of reach for many Americans and
slowing their adoption. Conversely,
underpricing these vehicles will
force the other drivers—in pre-
sumably less-safe vehicles—to
subsidize these vehicles’ insurance
Those medium-term predictions
about how personal auto insurance
policy will evolve in the next few
years mask a bigger structural issue,
however, of how insurance in general
may evolve in the next few decades.
“The biggest open question is the
liability regime,” said Nyce of KPMG.
At current levels of technology,
personal liability is still very much
at play because cars cannot be reliably trusted to avoid accidents
on their own. However, what happens when accident rates are at
or near zero?
“There’s a chance a regulator may step in with a broad no-fault
system” in an effort to lower premium costs and avoid costly litigation or court battles over injuries, Nyce said. However, he added
it’s also a possibility that the industry will move wholly in the other
direction and rely on product liability law wherein a manufacturer
can be held accountable for defective or damaging products.
“I was at a conference and a lawyer got up and said, ‘I don’t
know why everyone is worried about liability with self-driving
cars. This is a classic product liability situation, and the liability
system is now pretty efficient at compensating victims,’ ” Nyce said.
“That’s the point of view of the lawyer, of course, and I think a lot of
corporations and insurance companies would disagree with that.”
These are longer-term questions to answer, Nyce said, but the
insurance industry had better start thinking about them now
given that KPMG has predicted that a tipping point of sorts will
hit the auto industry around 2024. That’s when technology will
be deployed for mass market use and adoption will finally make
autonomous vehicles a mainstream transportation option.
According to KPMG research, total auto losses are expected to
decline from about $192 billion in 2017 to about $150 billion by
2024 and then plummet to roughly $80 billion by 2044 as adoption
of autonomous technologies continues.
A lack of accidents and a corresponding lack of claims represent
a huge change for insurers across the coming decades. And that
kind of change will take years of preparation and evolution if the
industry is to meet it.
What Does This Mean for Actuaries?
There’s a lot of uncertainty about self-driving cars, which in turn
creates big uncertainty for actuaries who work at car insurance
companies. After all, their jobs exist because the industry needs
their insights on how to properly price the risk of human-caused
accidents on the roadways.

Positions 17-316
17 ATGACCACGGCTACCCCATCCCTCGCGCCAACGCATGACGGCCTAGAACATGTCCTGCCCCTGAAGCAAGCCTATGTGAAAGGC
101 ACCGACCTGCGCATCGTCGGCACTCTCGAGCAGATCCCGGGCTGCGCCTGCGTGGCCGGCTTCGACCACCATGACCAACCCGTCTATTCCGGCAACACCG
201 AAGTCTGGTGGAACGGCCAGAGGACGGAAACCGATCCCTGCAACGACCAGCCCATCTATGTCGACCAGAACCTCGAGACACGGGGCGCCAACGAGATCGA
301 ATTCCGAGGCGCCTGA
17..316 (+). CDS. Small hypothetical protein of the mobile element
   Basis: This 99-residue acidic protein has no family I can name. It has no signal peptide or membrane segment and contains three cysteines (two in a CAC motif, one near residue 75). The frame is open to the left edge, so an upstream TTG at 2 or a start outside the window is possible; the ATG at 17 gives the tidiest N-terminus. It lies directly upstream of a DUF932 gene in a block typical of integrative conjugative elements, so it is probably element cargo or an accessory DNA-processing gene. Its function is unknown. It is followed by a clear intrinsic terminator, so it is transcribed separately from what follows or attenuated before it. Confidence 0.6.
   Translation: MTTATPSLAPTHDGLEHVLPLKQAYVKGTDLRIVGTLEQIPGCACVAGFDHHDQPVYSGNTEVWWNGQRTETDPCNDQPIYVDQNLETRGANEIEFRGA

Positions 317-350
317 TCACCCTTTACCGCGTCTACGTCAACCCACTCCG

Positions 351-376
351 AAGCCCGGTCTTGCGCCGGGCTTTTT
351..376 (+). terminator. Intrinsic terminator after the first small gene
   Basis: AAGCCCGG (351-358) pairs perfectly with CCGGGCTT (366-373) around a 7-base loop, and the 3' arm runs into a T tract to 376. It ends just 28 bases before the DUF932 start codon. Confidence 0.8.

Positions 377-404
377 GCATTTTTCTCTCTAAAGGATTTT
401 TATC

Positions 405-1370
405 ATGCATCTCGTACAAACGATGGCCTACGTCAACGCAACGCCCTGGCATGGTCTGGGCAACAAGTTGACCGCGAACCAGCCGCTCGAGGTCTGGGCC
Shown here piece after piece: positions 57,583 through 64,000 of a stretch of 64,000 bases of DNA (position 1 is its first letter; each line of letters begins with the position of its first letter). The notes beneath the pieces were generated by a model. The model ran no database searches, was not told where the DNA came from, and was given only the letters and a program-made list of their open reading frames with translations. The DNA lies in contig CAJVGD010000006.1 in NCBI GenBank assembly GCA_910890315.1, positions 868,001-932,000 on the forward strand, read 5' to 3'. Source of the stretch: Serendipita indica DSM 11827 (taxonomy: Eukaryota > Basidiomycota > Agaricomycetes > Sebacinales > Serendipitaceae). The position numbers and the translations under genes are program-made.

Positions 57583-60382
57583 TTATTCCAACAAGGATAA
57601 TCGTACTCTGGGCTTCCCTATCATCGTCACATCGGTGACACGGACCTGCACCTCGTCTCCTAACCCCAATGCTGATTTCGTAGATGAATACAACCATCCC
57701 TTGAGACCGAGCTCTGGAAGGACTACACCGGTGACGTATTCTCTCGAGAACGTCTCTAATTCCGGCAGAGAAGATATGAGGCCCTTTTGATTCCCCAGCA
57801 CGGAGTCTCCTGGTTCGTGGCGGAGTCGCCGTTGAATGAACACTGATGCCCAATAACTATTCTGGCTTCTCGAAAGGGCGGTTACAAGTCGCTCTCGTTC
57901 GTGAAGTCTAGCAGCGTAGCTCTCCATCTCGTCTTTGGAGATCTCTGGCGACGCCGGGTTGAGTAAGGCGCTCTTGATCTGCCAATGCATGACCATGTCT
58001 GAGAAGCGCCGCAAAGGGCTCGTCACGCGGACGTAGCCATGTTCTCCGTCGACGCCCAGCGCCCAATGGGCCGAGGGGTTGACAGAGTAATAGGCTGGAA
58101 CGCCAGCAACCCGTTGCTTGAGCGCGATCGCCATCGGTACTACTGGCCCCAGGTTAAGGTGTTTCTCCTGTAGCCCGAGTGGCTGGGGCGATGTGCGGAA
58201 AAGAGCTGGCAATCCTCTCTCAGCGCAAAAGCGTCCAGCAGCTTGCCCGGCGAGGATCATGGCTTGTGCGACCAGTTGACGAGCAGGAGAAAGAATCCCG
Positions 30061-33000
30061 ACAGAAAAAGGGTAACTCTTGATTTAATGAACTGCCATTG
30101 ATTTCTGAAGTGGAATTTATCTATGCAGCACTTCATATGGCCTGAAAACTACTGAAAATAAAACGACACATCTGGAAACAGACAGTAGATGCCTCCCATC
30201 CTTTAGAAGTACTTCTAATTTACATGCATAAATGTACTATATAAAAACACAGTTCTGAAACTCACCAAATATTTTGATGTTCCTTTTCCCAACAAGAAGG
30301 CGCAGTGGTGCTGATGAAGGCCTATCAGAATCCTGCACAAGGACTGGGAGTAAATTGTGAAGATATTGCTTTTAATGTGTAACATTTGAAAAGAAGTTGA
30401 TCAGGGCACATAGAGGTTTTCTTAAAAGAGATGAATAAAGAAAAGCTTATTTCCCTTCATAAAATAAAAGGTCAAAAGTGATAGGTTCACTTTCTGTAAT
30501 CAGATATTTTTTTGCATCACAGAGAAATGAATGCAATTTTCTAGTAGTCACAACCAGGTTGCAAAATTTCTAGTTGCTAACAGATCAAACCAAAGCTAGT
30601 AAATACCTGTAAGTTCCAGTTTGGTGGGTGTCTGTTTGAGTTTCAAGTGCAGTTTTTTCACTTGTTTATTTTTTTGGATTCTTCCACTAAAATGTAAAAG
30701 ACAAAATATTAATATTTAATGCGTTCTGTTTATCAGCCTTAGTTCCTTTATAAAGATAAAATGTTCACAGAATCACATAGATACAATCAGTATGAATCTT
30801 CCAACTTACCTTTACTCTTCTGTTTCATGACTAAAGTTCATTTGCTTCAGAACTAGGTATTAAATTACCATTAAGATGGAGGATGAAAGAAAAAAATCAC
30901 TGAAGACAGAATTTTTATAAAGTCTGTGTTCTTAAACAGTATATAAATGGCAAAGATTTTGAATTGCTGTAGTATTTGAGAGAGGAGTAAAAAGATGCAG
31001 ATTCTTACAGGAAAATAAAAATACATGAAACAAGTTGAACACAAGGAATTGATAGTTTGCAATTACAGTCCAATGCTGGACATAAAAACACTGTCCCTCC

So what do these professionals do when faced with a future
where autonomous cars greatly reduce
human error behind the wheel?
The first, most industry experts
agree, is to not panic or worry about
your job disappearing anytime soon.
“Self-driving technology is already here in many ways,” said James
Lynch, chief actuary at the Insurance
Information Institute. “But driverless
vehicles in which human beings are
not responsible for any activities of
the car—when you simply get in the
back seat and take a nap—are a long
Lynch points to a 2016 crash in
Florida where a driver was killed while
operating his Tesla Model S sedan in
computer-assisted “Autopilot” mode—but which, despite the software’s name, still requires drivers to regain control of the vehicle
in the event of difficulties. A nearly yearlong investigation into
the event found that Tesla’s software repeatedly warned the driver
to take control of the vehicle before the fatal crash.
The fact that only a very limited number of vehicles like the
Model S have “conditional automation” and we are still in the
learning phases of truly autonomous technology shows just how
far we are from widespread consumer adoption that would create
a serious threat to the industry, Lynch noted.
“There is a thought that the individual will no longer be responsible for accidents, but that day is not coming soon,” he said.
And even if your vehicle is truly self-driven, there is still a need
for comprehensive coverage that protects against things such as
a tree falling on the hood or a need for insurance against other
motorists who may not have a policy themselves.
Another important factor is that even if the technology is a
few years away, most motorists are far from ready to turn over
their keys to a machine. According to recent polls, a vast major-
ity of Americans aren’t interested in or trusting of self-driving
cars just yet; a survey conducted by auto industry group AAA[ 23]
showed that 78 percent of respondents wouldn’t want to ride in
an autonomous vehicle—saying they would be “afraid” to do so.
A separate Massachusetts Institute of Technology poll showed just
13 percent would be comfortable with “features that completely
relieve the driver of all control for the entire drive”—and, in fact,
only 59 percent wanted “features that actively help the driver,
while the driver remains in control.”
That’s a far cry from the stance you see from advocates like
Tesla’s Musk, who told the BBC in 2016 that “any cars that are being
made that don’t have full autonomy will have negative value.”[ 25]
Musk added that in the near future owning these vehicles will be
“like owning a horse. You will only be owning it for sentimental
As Nyce at KPMG pointed out, older and less-trusting driv-
ers will eventually age out. But that demographic shift will take
time—and we are a long way from the tipping point. That means
According to KPMG
research, total auto
losses are expected to
decline from about $192
billion in 2017 to about
$150 billion by 2024 and
then plummet to roughly
$80 billion by 2044 as
adoption of autonomous